We are doing a book give away of Jodie's new book, Praying the Scriptures for your Adult Children! Email us your name and mailing address by midnight, Friday, January 12th and we'll announce the winners early next week!
I remember the high school counselor asking Robbie and me what we were looking for in a college for Hillary, our eldest. He expected, I guess, for us to say something like “affordable tuition” or “strong academic reputation” or even something lofty, like “opportunities to pursue bio-medical research.” I think the guy was a little stunned when I gave him my answer: I wanted my daughter to go someplace where she would make good friends and enjoy strong Christian fellowship.
Fellowship is a tricky word. Author John Ortberg says it is “churchy,” and that it “suggests basements and red punch and awkward conversations.” I get that. But I also understand what Ortberg means when he says that fellowship is something we can’t live without. And when the time came to send Hillary—and then later, her siblings—off to college, my first prayers were for them to find life-giving friendships, the kind marked by things like loyalty, joy, and a vibrant commitment to Christ.
God answered those prayers, but the road to connectedness has not always been easy, or quick. I remember dropping Hillary off at U.Va. on Move-In Weekend. Someone had chalked a cheery greeting on the sidewalk steps:
The words held such promise! But, two months later, as the newness wore off and homesickness set in, they seemed almost hollow. Hillary had a great roommate and her life swirled with classes and social activities, but she had not yet discovered “her people.” There was friendship space that had yet to be filled.
Our kids need good friends. We can’t make them for them, but we can certainly ask God to provide. And as we pray for this need—as we partner with God to accomplish his good purposes in our kids’ lives—let’s look to the Scriptures for insight on what matters most. There are, obviously, all sorts of ways we might pray; here are three of my top friendship requests:
Constancy. The Bible offers several portraits of friendships marked by loyalty, dependability, and faithfulness: Jonathan and David. Ruth and Naomi. And of course Jesus, the one who promised to be with us “always, to the very end of the age” (Matthew 28:20). Let’s ask God to give our kids faithful friends and to draw them into a life-giving relationship with Jesus, the one who gave up his life “for his friends” (John 15:13).
Next, Transparency. When I was a student at U.Va., I had two roommates (Susan and Barbie), and we gave each other permission to be what we called “brutally honest.” It didn’t matter if we were critiquing an iffy outfit or confronting each other about a questionable behavior; we spoke the truth. We tried to do so with love, but even the gentlest rebukes sometimes hurt. “Faithful,” Proverbs 27:6 says, “are the wound of a friend.” Let’s ask God to give our college kids friends like that—friends with whom they can admit their mistakes and find restoration, forgiveness, and genuine love.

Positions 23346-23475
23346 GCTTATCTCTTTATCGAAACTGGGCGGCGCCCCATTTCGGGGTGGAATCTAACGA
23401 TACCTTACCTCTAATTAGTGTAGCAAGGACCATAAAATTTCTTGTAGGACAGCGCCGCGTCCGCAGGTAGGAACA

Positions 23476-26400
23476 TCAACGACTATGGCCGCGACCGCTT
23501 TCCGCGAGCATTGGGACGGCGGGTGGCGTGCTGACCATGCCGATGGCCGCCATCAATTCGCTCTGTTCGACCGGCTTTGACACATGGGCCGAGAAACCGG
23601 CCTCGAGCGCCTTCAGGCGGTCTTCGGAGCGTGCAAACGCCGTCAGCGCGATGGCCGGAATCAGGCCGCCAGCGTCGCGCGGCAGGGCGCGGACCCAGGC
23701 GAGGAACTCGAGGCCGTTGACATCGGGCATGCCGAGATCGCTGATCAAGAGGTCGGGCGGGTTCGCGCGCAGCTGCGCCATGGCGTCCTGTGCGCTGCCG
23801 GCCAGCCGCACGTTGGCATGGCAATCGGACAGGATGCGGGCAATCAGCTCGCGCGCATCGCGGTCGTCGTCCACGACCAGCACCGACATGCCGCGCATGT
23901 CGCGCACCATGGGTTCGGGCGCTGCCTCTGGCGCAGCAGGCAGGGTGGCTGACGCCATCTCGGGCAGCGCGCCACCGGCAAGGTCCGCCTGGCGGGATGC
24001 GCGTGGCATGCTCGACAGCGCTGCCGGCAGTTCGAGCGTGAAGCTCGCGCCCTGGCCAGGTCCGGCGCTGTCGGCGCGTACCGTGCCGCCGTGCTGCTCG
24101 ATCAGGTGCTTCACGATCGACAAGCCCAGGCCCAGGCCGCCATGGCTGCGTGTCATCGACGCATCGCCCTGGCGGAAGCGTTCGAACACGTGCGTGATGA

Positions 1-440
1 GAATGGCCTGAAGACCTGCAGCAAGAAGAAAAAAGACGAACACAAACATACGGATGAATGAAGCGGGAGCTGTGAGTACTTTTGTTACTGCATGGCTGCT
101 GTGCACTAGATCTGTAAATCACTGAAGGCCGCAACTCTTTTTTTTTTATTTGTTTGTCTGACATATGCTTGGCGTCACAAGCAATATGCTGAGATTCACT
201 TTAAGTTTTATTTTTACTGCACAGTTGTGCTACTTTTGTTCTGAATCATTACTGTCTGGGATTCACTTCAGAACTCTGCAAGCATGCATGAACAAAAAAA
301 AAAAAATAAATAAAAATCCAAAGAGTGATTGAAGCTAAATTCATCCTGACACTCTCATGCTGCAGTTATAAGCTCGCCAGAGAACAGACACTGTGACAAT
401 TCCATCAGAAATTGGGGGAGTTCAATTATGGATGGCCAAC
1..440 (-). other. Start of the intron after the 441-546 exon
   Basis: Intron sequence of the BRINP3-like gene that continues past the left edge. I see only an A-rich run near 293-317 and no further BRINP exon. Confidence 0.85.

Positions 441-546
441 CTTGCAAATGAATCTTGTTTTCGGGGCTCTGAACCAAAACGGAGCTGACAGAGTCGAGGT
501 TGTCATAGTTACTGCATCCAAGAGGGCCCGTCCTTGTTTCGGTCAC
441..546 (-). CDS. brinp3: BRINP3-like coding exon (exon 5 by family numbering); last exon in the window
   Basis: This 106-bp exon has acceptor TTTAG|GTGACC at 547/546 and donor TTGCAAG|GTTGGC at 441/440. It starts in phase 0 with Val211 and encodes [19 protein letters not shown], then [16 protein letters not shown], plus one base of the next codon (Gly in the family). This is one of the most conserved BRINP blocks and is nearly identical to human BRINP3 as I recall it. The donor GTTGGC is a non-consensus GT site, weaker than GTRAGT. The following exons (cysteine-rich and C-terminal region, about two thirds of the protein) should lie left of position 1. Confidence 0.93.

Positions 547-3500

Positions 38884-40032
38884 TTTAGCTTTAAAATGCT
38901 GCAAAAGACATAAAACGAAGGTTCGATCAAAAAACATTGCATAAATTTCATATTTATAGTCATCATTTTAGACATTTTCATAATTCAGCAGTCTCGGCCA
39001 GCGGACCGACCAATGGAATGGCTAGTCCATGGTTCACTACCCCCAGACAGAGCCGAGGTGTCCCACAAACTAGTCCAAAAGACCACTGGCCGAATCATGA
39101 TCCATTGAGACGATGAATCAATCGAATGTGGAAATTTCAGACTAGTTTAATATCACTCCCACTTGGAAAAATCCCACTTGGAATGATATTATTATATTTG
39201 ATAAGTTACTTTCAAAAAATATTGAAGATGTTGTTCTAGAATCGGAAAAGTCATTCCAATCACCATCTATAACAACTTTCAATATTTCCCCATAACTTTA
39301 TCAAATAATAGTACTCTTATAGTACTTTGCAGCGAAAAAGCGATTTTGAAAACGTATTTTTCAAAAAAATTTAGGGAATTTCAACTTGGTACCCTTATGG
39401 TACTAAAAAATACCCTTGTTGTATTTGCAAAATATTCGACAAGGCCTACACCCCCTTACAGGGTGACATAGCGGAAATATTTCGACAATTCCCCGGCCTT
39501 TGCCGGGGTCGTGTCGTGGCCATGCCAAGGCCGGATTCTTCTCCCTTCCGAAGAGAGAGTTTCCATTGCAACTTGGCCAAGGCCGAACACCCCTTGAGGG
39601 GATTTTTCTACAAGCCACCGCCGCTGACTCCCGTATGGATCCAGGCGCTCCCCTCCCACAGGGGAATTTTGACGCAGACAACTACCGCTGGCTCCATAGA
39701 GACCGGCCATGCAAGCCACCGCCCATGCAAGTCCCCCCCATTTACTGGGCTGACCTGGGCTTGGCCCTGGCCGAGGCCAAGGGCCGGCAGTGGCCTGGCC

And finally, let’s pray that our kids will enjoy friendship with other believers, the “fellowship of the Holy Spirit” that Paul talks about in 2 Corinthians 13:14, the kind that fosters connection, not just on the natural level, but also in the deepest recesses of the soul. Friendships forged around common interests (sports teams, Greek life, good books) are wonderful, but when the common ground of eternity comes into play, the most satisfying relationships—the kind that transcend things like race, age, and socioeconomic background—can take root. Let’s ask God to surround our children with friends who will “spur them on toward love and good deeds” and run alongside them as they “pursue righteousness, faith, love, and peace.” (Hebrews 10:24, 2 Timothy 2:22)
If you like praying this way—taking the words we find in the Bible, and using them to give shape to our prayers—you’ll find hundreds of prayer prompts in my new book, Praying the Scriptures for Your Adult Children. In addition to the prayers about friendship, the book covers grown-up needs like getting a job, resisting the party culture, and making the transition to adulthood with wisdom, purpose, and grace.
It doesn’t matter how old our kids are, or how far away they may go. We never stop loving them. We never stop wanting God’s best for their lives. We might not be able to pick their friends (or anything else they might choose), but we can pray. We can slip our hand into God’s—the One who loves them enough, and is powerful enough, to do more than all we could ask or imagine—and trust him to do what he promised.
It is God who works in you to will and to act in order to fulfill his good purpose. (Philippians 2:13)
Jodie Berndt is a 1984 graduate of The University of Virginia and a former co-chair of the U.Va. Parents Fund Committee. The author of nine books (including the popular Praying the Scriptures series), Jodie is a speaker, writer, and Bible teacher. Find her writing at JodieBerndt.com, or connect with her on Facebook (Jodie Berndt Writes), Instagram (@jodie_berndt), and Twitter (@jodieberndt).
Jodie and her husband, Robbie (Class of 1985), have four Wahoo children and two Hokie sons-in-law. Which, except during football season, is not such a bad thing.